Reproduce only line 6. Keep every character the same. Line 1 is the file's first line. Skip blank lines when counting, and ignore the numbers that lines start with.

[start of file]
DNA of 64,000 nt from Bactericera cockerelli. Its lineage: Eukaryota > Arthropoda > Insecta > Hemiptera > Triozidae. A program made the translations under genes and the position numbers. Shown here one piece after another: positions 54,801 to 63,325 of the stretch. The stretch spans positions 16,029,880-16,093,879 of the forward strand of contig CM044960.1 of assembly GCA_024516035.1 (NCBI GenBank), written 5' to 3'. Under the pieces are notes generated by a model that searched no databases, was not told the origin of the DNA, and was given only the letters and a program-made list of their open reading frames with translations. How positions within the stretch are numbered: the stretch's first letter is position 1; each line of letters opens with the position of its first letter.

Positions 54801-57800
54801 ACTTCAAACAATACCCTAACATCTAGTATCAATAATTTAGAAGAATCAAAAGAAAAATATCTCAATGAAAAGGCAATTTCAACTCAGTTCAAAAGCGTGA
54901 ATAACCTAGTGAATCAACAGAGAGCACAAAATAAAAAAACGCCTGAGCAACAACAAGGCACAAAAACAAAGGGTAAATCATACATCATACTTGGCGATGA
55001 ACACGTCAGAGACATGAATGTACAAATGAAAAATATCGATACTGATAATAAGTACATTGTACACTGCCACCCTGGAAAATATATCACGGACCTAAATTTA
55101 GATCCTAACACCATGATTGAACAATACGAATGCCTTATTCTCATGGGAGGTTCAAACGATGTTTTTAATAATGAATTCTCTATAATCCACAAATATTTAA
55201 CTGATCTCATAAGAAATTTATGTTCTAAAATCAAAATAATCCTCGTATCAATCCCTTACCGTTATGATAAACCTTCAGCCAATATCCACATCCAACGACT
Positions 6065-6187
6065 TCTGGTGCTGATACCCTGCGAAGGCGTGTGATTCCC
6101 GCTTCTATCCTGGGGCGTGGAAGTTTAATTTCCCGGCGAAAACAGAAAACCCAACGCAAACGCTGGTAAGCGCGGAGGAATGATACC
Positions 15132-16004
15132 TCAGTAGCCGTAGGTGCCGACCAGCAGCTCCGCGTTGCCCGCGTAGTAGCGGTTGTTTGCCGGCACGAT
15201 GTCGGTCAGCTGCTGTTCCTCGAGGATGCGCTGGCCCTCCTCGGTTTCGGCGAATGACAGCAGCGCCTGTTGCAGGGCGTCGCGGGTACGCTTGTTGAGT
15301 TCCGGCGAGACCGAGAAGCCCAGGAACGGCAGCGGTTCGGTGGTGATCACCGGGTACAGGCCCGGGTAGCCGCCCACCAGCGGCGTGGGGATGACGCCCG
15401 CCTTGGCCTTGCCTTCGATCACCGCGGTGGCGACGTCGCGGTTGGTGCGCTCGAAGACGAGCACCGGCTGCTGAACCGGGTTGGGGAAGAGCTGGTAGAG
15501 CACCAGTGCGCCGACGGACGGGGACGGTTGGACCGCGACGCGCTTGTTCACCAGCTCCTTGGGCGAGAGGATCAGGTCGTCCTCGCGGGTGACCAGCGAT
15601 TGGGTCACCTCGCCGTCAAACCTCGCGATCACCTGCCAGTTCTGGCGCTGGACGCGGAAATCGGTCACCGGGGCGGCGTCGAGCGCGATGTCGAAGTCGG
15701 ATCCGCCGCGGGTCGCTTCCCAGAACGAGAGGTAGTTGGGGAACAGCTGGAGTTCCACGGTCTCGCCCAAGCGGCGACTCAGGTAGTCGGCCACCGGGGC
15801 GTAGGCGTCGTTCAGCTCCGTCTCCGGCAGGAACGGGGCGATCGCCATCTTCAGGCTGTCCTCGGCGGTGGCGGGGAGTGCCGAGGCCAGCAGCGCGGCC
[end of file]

55101 GATCCTAACACCATGATTGAACAATACGAATGCCTTATTCTCATGGGAGGTTCAAACGATGTTTTTAATAATGAATTCTCTATAATCCACAAATATTTAA